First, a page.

Why Pro-Abortion Activists Are So Committed

Our job as Christians is to build a culture that promotes life. When we do, we promote life not just for each individual child but for an entire culture that sits now on the brink. 


John Stonestreet

Maria Baer

Why are pro-abortion activists so committed? Because of lies built upon centuries of bad ideas…  

If we wondered just how committed some Americans are to abortion, the last couple of weeks have been a helpful demonstration. After a leaked draft opinion from the Supreme Court on the Dobbs case suggested the court might overturn Roe v. Wade, pro-abortion activists erupted. Protests were organized outside the private homes of six Supreme Court justices, vile demonstrations were held on the steps of Catholic churches, and the offices of pro-life organizations in Oregon and Wisconsin were vandalized, threatened, and even set on fire.  

People are angry, and they’re not faking it. Especially for Christians praying for an end to legal abortion in the United States, it should matter to us that people feel this strongly on the other side of the issue. If we want, ultimately, to make abortion not just illegal but unthinkable, we will have to reach the very people who are so dedicated to it that they’d debase themselves and threaten others just to protect it. But we will not be able to challenge the misconceptions they believe and spread if we don’t understand what they are. 

In his 2020 book, The Rise and Triumph of the Modern Self, Dr. Carl Trueman traced the philosophy behind abortion back several centuries, though these bad ideas date even earlier. When Charles Darwin suggested in the mid-19th century that human life resulted from mindless and purposeless processes, he wasn’t just making a biological claim. He was making an ontological claim. Human life, if accidental, has no ultimate purpose.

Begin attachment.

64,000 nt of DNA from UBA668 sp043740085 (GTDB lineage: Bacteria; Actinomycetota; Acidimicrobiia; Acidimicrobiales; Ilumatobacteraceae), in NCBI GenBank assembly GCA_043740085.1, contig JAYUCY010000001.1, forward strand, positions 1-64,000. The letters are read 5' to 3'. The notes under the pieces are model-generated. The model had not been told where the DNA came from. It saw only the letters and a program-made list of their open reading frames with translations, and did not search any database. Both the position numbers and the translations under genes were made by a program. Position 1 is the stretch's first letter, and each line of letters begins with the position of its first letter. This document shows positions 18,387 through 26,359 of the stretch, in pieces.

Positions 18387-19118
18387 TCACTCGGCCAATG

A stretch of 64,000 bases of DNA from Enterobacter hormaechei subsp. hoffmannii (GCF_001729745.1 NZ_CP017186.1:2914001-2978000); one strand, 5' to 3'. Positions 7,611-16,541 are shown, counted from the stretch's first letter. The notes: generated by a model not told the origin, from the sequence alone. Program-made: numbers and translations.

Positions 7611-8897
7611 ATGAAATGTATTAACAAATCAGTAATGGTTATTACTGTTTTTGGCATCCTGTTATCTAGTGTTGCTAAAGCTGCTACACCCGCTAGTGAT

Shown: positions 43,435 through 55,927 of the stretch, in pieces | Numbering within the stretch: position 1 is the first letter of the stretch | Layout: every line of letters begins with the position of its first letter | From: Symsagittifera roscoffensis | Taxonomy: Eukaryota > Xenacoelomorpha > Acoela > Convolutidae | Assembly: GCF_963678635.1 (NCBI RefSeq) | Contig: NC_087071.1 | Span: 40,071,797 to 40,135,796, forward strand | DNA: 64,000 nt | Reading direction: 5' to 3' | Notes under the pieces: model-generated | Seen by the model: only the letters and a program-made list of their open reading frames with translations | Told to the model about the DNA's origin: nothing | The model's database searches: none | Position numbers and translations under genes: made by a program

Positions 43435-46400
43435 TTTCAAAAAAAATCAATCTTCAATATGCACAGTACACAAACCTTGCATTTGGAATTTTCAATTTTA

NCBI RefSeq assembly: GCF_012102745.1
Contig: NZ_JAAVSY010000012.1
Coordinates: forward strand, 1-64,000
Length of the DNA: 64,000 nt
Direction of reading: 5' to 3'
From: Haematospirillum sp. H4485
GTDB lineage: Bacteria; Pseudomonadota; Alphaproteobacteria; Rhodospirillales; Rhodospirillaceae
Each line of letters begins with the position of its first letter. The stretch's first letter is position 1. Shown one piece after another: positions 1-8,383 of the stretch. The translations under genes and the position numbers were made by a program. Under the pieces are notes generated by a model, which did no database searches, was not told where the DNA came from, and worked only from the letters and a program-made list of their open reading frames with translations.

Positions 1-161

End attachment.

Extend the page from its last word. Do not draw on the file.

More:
Instead, purpose had to be invented. Enter Sigmund Freud, who suggested that what we really live for is sex, even if we don’t realize it. After Freud came the philosopher Herbert Marcuse, who agreed that sex is everything. He also believed that power was a global currency. To Marcuse, so-called “sexual morals” or norms aren’t based in any objective reality but are merely inventions used by people to exert power. 

Radical feminist Simone de Beauvoir built on this theory in her famous work The Second Sex. She argued that if sex is a tool of oppression, then women can only truly be free and fully human by making themselves “eunuchs.” A free woman must, she wrote, be “freed from nature” and “win control of her body.” Abortion is a tool of this fantasy. 

The patron saint of every single one of these bad ideas lived centuries earlier. Jean-Jacques Rousseau suggested that human beings are inherently good in their inner nature but are corrupted by our outer interactions with other people. The solution to that corruption was to look inward. In other words, to be human is primarily a psychological, not a physical, reality. 

The ideas and lives of these people, long dead, have fundamentally shaped our world. The reason that abortion is so important to its supporters is the same reason it’s so abhorrent to Christians. Nothing else reveals more about what we believe it means to be human than what we believe about abortion. 

To abortion supporters, the prerogative of women to violently hinder the gender-specific ability of their bodies to bear children is central to their humanity. If we believe the biological realities of our bodies oppress or even limit our feelings and desires, we must force our bodies to comply in order to be fully human. Anyone who wants to stop us may as well be killing us. 

Christians believe that to allow the killing of a vulnerable image bearer is to proclaim, among other things, that our bodies have nothing to do with being human, that God doesn’t image Himself in our bodies, that God didn’t make us for a purpose, and consequently, that He is not good—which means He is not God. 

Even so, we should also remember that abortion is a real evil. Sociologist Philip Reiff believed cultures without a moral center produce what he called “deathworks,” or cultural artifacts that don’t build but only tear down. Abortion is a deathwork of a culture captive to bad ideas. It is death for death, and if we don’t put an end to it, it will kill not only babies but the women and men who embrace it.  

Our job as Christians is to build a culture that promotes life. When we do, we promote life not just for each individual child but for an entire culture that sits now on the brink.


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